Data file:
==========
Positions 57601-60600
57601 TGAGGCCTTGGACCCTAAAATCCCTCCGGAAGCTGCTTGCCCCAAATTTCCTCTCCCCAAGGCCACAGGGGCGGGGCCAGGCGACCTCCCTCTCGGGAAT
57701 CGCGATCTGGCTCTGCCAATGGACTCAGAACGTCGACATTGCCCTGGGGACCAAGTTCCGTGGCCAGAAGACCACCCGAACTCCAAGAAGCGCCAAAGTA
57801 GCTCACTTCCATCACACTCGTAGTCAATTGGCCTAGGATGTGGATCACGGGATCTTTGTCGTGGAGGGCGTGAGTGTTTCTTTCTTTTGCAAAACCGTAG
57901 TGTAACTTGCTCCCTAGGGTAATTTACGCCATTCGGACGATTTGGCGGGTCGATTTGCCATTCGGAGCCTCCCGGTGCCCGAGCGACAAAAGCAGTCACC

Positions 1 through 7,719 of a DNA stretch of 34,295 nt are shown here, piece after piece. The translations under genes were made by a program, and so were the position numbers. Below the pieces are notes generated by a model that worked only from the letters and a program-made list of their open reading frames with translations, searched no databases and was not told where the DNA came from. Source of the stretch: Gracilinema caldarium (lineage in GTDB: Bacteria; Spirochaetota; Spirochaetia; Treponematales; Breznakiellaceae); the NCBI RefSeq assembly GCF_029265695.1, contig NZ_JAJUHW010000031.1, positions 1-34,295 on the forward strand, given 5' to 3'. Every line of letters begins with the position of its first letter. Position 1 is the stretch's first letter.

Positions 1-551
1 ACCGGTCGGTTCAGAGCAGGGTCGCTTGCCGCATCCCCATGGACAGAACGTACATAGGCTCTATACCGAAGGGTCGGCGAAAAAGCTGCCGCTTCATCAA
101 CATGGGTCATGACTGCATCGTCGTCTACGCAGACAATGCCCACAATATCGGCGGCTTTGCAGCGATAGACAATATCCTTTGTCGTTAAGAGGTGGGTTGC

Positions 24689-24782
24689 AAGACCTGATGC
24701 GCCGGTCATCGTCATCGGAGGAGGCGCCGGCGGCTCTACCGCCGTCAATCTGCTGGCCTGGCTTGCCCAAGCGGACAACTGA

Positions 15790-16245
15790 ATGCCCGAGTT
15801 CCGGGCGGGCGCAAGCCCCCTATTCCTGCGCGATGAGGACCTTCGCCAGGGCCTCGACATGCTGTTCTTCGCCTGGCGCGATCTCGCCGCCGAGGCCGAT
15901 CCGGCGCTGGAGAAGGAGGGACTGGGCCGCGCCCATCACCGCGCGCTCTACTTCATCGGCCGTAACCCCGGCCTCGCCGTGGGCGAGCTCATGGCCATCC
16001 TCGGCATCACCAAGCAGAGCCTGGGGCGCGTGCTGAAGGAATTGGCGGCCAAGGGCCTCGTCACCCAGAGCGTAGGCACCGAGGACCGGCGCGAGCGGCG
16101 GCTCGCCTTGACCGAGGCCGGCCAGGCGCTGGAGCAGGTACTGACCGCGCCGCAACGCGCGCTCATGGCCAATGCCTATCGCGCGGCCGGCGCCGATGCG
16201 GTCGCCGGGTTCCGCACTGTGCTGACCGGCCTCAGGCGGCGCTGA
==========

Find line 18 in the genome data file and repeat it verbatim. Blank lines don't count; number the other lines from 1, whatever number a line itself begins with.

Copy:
16101 GCTCGCCTTGACCGAGGCCGGCCAGGCGCTGGAGCAGGTACTGACCGCGCCGCAACGCGCGCTCATGGCCAATGCCTATCGCGCGGCCGGCGCCGATGCG